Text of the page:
Using your powers for good or evil

Well, to say this has been a bit of a distracting week would be an understatement. I'm sure we'll still be mired in some degree of uncertainty in the coming days as to who won the U.S. presidential election... But the recent antics of the current incumbent inspired today's issue. In short, I wanted to share some perspective about using our powers as copywriters and marketers for good or for evil. When you have strong influence or are seen as an authority by others--whether you're the "doctor" behind a product or newsletter, the "guru" behind a financial advisory service, the spokesperson for a diet cookbook or fitness program, or the president of the United States, your influence and authority are in many ways a marketing "superpower". And with that superpower comes responsibility for how you use it. As copywriters, we use our persuasion superpowers to understand our prospect's deepest wants, desires, fears, dreams, and frustrations. We then show them how our product or service is uniquely able to help them become "better off in ways they desire", to quote the late Bob King, president of consumer division of the former direct response behemoth, Phillips Publishing. We do this responsibly with stories (preferably true ones), that help spark a connection with the prospect. We do this with studies or other data. We do this with testimonials and other social proof. We do this with borrowed credibility from respected institutions or publications that reinforce our claims. We also do it--when it's copy that's coming from one of the doctors, gurus, or other influencers I mentioned earlier--by leveraging their "authority power"...namely, telling our followers what they should believe, what they should accept, and what they should do next. As we are seeing play out in the U.S. right before our eyes, this is definitely a superpower that can be used for good or for evil. I like to believe that, as ethical and responsible marketers and copywriters, we use it for good. Back when I first joined Phillips Publishing, the company had just launched the highly-successful Health & Healing newsletter, the first-ever alternative health newsletter. Dr. Julian Whitaker was a passionate M.D. who pioneered and made popular many natural therapies and treatments for beating heart disease, diabetes, and other health problems without drugs or surgery. He wasn't afraid to take a stand...and he had devoutly loyal followers who eagerly wanted to follow him and his recommendations to the moon and back. Dr. Whitaker had that "authority power" that carried weight with his devoted subscribers, who not only paid for his newsletter, but bought tens of millions of dollars of his recommended, personally-branded supplements in just the first few years after I helped launch Phillips Publishing's Healthy Directions subsidiary. My passion for the alternative health market really took off during these years. During that time, and still to this day, I feel the products I've helped bring to people over the years have made them better off in ways they desired. In fact, because of the research my clients put into creating these supplements, and the dedication they have for creating quality solutions, on top of the testimonials and success stories that poured in, I've felt it was my moral imperative to educate my prospect as to why they wanted to take these products. And that's still true about many of the supplement, skin care, and other products I write for to this day. (In fact, I use many of them myself and even give them to my mother, who has benefited greatly from taking them.) This mission of bringing better solutions to people to help them solve their most stubborn and pressing problems, and convincing them why a particular product will be able to solve that problem, isn't "manipulation" or something else immoral. It's all about finding and speaking to your prospect's hidden desires. As Gene Schwartz put it in his lecture years ago at Phillips Publishing (I was in the room), "That’s why you’ve got to read the things that people buy. Anything that people buy. Vanity Fair. You’ve got to read Vanity Fair. You won’t know what’s going on unless you read Vanity Fair, People Magazine, The Weekly World News. I don’t know whether you are advocates of the Weekly World News. You’ve got to read that because it shows the extent of people’s ability to believe." Now, this is NOT about trying to figure out what your prospects are gullible enough to believe. It's about finding out how willing they are to accept your claims and believe that your product or service can work for them...based on the depths of their deepest wishes, fears, frustrations, and desires. This is especially true in mature, saturated markets like supplements or skin care or fitness or investment newsletters. There are many that have come before you. You have to understand what they're willing to believe. Take a look at this copy from one of Gene Schwartz's most successful direct mail packages... HOW TO RUB YOUR STOMACH AWAY "In just a few weeks, she had lost five inches in her waist, hips and thigh area." MAIL ENCLOSED CARD FOR FREE COPY. I got a call from him...and he told me...that he had already lost...his best. "THE SIMPLEST AND MOST NATURAL WAY TO LOSE WEIGHT IS BY THIS EFFORTLESS TWO-MINUTE EXERCISE. "By such apparently simple means, the superfluous areas of the stomach and abdomen are literally rubbed away." Could this copy work today? Maybe not the exact approach...but the idea of something being easy, providing quick and dramatic results, and backed by social proof is timelessly effective. On the other hand, telling your prospects--or your followers if you have authority power--things they want to hear even if they're not true can have massively destructive consequences...something authoritarian leaders throughout history have demonstrated. So be careful with those "superpowers", my Copy Insiders...use them for good, and not for evil. Now, because we were just going back in time talking about the launch of Health & Healing, the success of which had a major impact on my career trajectory, I want to take a look at a promo originally written by the late Clayton Makepeace nearly 2 decades ago...that's still being used today. What's in Kim's Mailbox? Clayton wrote the initial launch promos for Dr. Whitaker's Health & Healing newsletter that were so wildly successful, there were more than 300,000 paid subscribers within the first few years. This led to my job being created, where I first marketed everything from weight loss videos to air purifiers to these subscribers, and then helped launch the Healthy Directions business to make Dr. Whitaker's own formulas available to his subscribers.  Clayton obviously wrote scores of other highly-successful promos throughout his career, but this one I'm about to share with you I remember seeing mailed in the millions in the early to mid-2000s. So to see it pop up in my email inbox the other day and seeing it "reincarnated" as a long-form sales page, with the same compelling (and memorable) copy being used, is a testimony to the power of Clayton's copy...and how the principles of good, strong, persuasive copy really never change. Here's the "reincarnated" email that arrived with the subject line, "Dissolve dangerous artery plaque", ripped from Clayton's original magalog headline...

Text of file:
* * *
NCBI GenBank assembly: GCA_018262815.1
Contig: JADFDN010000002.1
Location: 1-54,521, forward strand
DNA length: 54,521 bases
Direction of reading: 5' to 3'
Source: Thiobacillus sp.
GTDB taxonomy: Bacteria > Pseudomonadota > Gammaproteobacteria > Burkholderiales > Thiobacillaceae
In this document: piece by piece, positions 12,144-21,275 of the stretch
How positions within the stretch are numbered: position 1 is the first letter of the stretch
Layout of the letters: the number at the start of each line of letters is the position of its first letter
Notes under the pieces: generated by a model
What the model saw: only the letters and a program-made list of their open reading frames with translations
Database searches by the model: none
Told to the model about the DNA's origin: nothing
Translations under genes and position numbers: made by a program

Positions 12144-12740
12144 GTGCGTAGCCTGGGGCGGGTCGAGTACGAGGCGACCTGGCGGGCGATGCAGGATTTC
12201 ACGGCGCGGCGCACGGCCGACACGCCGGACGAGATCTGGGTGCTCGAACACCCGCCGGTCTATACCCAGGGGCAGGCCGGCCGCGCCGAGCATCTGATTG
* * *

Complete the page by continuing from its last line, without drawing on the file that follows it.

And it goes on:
See how brilliantly the headline teases about an intriguing story...but also immediately brings the prospect into the picture by offering up what's in it for THEM (using curiosity and tapping into fear and distrust). Then the email copy starts with a dramatic opening sentence that puts the reader in the middle of the action and opens up a loop. It then continues with the compelling story and uses the photo of the white powder to create even more intrigue. It's pretty much the exact copy and approach that was so powerful in Clayton's long-running chelation supplement control...except when you click through to the sales page (you can do so by clicking the images above), it's selling an e-book instead. (I'm sure at some point they will also be offered a supplement; I didn't go through the whole funnel to find out). I do encourage you to click through and read the sales page copy, especially the lead since it's such a great example of a powerful story lead. And the email above that's using copy from the original promo is worth studying, too! It's also offering a smooth and seamless transition from the email story hook to the sales page by keeping the messaging consistent, repeating part of the story at the beginning, and generally keeping the prospect smoothly gliding down the "greased chute" by giving them what they expect and want to hear next. (I talk about this story lead some more, along with other 5 other types of powerful leads with examples of each, in my Copywriting Velocity training. You can use the WELCOME200 discount code at checkout to save $200). That's it for today's issue! I now need to focus on my own copywriting projects...a task that feels impossible seeing how we are all sitting on pins and needles awaiting the election results here in the U.S., and it's a beautiful, 70-degree day outside...and did I mention it's Friday? Lol... Good luck getting your own work done today! Yours for smarter marketing, Kim